Army officer sentenced to prison after admitting to taking $140,000 in unearned benefits

0

Lt. Col. Derrick A. Carter pleaded guilty in court martial on Aug. 25, 2022, to submitting false documents that allowed him to collect about $4,000 a month in unearned rights for nearly three years. (Aspen Reid/US Air Force)

KAISERSLAUTERN, Germany — An army officer has been sentenced to 30 days in jail for stealing about $140,000 in housing allowances and army dues while stationed in Germany.

Lt. Col. Derrick Carter pleaded guilty in a court martial on Thursday to charges of theft and making false official statements. military judge Colonel Charles Pritchard handed down a 15-day prison sentence for each charge, but said the sentence could be served concurrently.

Dismissal from the army was not part of the sentence. Failing any other action, Carter would be able to collect retirement benefits after his 26 years of service.

Between July 2018 and April 2021, Carter submitted documents allowing him to collect approximately $4,000 per month in unearned rights.

The payments included the Family Separation Allowance. Carter said on the documents, which also included housing allowance forms, that his family lived in the United States rather than Wiesbaden, where he had been stationed since 2018.

‘Although he paid back the money … committing fraud against the United States government should not be the equivalent of an interest-free loan,’ lead prosecutor Capt. Olivia Haigler said during the trial. at Kleber Kaserne.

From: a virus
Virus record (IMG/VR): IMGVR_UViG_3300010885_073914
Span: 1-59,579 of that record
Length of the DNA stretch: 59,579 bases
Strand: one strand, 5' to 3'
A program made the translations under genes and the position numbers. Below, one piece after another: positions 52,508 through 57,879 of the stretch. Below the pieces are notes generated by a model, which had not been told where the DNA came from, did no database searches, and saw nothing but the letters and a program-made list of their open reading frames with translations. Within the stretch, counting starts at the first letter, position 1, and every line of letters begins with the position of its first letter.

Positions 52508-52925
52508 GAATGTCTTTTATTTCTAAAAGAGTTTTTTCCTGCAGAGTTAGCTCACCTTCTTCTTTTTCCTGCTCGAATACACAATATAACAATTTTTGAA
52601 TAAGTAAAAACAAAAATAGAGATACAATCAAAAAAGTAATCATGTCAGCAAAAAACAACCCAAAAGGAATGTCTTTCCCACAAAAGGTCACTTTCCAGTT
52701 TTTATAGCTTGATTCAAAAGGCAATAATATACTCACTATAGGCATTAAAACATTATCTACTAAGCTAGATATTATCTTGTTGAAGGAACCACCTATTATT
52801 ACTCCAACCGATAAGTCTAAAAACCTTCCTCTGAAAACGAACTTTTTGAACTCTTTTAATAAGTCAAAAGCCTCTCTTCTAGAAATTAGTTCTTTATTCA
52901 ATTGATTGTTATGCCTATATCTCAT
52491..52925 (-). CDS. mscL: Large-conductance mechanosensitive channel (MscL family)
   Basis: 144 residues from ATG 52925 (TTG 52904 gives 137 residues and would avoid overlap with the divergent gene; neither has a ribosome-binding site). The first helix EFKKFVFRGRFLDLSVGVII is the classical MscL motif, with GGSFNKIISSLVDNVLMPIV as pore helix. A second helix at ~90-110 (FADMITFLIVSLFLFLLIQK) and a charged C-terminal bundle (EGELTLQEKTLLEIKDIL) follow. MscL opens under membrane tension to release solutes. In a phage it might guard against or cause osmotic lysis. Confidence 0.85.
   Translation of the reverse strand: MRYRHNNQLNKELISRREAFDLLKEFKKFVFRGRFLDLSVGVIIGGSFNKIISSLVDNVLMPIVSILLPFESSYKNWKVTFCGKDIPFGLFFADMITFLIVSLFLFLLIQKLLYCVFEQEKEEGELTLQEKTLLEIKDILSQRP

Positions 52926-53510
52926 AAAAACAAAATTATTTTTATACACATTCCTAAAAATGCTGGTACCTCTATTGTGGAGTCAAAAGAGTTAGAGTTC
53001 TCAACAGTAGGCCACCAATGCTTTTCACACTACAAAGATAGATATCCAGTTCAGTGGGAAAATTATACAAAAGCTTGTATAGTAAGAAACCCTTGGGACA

In his work, Carter supports U.S. Army Europe and Africa based in Wiesbaden and was the officer in charge of a contact tracing team established early in the COVID-19 pandemic.

Carter met his wife, who gave tearful testimony in support of him at trial, during his first deployment to Germany nearly two decades ago.

The Alabama native told the court that his wife and 5-year-old daughter planned to return to the United States after spending time with him in Wiesbaden, but ended up staying close to his wife’s mother, whom he described as very ill.

Details of how officials detected the fraud and notified criminal investigators were not disclosed in court. However, the investigation took 138 hours and cost about $3,600, according to the testimony of a financial supervisor involved in the investigation.

Carter’s service includes three combat tours in Iraq and numerous awards, including the Bronze Star.

In court, he described the challenges his family has faced in recent years, including health issues resulting from their deployments to the Middle East. But he said they were no excuse for his “bad decisions” to knowingly deceive the military.

“I deeply and sincerely have remorse beyond my ability to express,” Carter said. “To the military, to my brothers and sisters and to all of my past and present bosses, mentors, I sincerely apologize.”

“Please know that these offenses do not accurately reflect who I am at heart,” he added. “I am a good soldier.”

In addition to jail time, Carter’s sentence includes a $10,000 fine for the theft conviction.

Share.

Comments are closed.